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Publisher
Wiley
Copyright
Copyright © 2003 Wiley Subscription Services, Inc., A Wiley Company
ISSN
0305-0270
eISSN
1365-2699
DOI
10.1046/j.1365-2699.2003.00881.x
Publisher site
See Article on Publisher Site

Abstract

Aim To compare the phylogeny of the eucalypt and melaleuca groups with geological events and ages of fossils to discover the time frame of clade divergences. Location Australia, New Caledonia, New Guinea, Indonesian Archipelago. Methods We compare published molecular phylogenies of the eucalypt and melaleuca groups of the plant family Myrtaceae with geological history and known fossil records from the Cretaceous and Cenozoic. Results The Australasian eucalypt group includes seven genera, of which some are relictual rain forest taxa of restricted distribution and others are species‐rich and widespread in drier environments. Based on molecular and morphological data, phylogenetic analyses of the eucalypt group have identified two major clades. The monotypic Arillastrum endemic to New Caledonia is related in one clade to the more species‐rich Angophora, Corymbia and Eucalyptus that dominate the sclerophyll vegetation of Australia. Based on the time of rifting of New Caledonia from eastern Gondwana and the age of fossil eucalypt pollen, we argue that this clade extends back to the Late Cretaceous. The second clade includes three relictual rain forest taxa, with Allosyncarpia from Arnhem Land the sister taxon to Eucalyptopsis of New Guinea and the eastern Indonesian archipelago, and Stockwellia from the Atherton Tableland in north‐east Queensland. As monsoonal, drier conditions evolved in northern Australia, Arnhem Land was isolated from the wet tropics to the east and north during the Oligocene, segregating ancestral rain forest biota. It is argued also that the distribution of species in Eucalyptopsis and Eucalyptus subgenus Symphyomyrtus endemic in areas north of the stable edge of the Australian continent, as far as Sulawesi and the southern Philippines, is related to the geological history of south‐east Asia‐Australasia. Colonization (dispersal) may have been aided by rafting on micro‐continental fragments, by accretion of arc terranes onto New Guinea and by land brought into closer proximity during periods of low sea‐level, from the Late Miocene and Pliocene. The phylogenetic position of the few northern, non‐Australian species of Eucalyptus subgenus Symphyomyrtus suggests rapid radiation in the large Australian sister group(s) during this time frame. A similar pattern, connecting Australia and New Caledonia, is emerging from phylogenetic analysis of the Melaleuca group (Beaufortia suballiance) within Myrtaceae, with Melaleuca being polyphyletic. Main conclusion The eucalypt group is an old lineage extending back to the Late Cretaceous. Differentiation of clades is related to major geological and climatic events, including rifting of New Caledonia from eastern Gondwana, development of monsoonal and drier climates, collision of the northern edge of the Australian craton with island arcs and periods of low sea level. Vicariance events involve dispersal of biota.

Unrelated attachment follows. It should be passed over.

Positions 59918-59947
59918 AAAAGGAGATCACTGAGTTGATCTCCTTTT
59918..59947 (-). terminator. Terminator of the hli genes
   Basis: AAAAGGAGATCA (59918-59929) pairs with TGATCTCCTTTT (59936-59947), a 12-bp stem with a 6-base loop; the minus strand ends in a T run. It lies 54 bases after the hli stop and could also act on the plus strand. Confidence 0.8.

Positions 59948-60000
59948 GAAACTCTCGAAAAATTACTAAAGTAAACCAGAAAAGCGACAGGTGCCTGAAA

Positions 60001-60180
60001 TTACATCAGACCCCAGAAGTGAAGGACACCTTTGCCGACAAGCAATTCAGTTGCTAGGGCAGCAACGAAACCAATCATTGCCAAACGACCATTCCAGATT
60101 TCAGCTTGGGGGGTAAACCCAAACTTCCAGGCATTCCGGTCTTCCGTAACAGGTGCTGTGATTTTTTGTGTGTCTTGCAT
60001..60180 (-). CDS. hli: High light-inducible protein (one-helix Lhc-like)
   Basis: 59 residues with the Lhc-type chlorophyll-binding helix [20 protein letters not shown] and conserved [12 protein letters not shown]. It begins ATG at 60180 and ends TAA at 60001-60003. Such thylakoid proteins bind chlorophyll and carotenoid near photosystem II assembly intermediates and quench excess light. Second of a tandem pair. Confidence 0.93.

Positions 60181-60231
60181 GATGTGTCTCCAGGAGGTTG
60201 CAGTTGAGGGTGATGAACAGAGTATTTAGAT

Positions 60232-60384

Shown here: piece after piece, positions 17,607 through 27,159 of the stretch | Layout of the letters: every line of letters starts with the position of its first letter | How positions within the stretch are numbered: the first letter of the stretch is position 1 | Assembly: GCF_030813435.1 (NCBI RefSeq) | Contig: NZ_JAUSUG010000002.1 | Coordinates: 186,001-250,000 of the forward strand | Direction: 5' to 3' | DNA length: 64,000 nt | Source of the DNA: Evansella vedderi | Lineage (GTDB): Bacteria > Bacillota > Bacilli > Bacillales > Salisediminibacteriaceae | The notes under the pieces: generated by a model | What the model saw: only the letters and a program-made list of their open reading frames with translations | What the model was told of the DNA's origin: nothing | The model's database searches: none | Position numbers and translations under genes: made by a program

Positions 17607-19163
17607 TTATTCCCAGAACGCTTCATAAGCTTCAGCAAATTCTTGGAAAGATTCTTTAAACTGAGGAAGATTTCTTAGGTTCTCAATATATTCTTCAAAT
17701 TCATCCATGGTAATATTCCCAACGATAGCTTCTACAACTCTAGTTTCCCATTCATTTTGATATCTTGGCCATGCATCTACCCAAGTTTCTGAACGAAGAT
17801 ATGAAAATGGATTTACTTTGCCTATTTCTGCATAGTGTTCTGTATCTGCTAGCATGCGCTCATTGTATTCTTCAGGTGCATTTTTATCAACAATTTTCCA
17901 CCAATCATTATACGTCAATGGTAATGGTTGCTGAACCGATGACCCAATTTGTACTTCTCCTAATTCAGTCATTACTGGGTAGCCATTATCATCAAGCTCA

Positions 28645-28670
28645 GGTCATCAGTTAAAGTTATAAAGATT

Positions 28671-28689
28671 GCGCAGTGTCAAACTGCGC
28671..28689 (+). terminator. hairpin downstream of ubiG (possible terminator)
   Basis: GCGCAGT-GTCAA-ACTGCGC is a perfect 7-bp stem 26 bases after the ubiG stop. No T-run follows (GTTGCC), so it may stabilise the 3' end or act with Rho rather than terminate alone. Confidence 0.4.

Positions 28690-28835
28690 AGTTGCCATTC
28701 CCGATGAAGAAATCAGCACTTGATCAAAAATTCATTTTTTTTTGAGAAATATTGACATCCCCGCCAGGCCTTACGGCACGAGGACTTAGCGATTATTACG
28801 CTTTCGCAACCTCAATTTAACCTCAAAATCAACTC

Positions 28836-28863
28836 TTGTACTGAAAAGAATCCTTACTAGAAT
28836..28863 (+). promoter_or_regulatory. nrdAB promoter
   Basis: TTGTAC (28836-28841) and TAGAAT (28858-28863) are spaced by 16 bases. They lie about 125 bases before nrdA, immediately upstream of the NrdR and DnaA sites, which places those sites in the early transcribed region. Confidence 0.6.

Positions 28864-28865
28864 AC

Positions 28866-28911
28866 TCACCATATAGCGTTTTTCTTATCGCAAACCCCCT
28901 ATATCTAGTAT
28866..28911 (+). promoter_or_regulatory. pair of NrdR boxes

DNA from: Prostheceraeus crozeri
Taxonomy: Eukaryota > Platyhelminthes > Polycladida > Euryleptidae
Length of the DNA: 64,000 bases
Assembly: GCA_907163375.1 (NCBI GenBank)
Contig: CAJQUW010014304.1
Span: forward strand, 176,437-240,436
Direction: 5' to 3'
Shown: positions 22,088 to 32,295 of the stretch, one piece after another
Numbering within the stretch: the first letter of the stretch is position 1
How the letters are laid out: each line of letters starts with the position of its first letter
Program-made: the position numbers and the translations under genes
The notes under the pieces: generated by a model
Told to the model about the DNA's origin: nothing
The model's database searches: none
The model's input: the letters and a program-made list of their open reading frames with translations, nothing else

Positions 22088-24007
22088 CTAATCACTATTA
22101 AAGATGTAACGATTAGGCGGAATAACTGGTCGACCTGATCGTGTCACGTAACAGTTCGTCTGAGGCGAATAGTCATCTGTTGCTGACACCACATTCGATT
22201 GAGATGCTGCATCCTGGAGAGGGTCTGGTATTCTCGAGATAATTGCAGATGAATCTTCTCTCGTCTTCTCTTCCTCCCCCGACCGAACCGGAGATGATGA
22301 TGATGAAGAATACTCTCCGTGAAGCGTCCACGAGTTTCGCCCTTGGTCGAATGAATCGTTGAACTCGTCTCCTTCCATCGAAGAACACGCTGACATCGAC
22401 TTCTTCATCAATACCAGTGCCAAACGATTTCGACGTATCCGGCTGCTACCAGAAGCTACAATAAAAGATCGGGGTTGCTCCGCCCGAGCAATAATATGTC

Journal

Journal of BiogeographyWiley

Published: Jul 1, 2003

References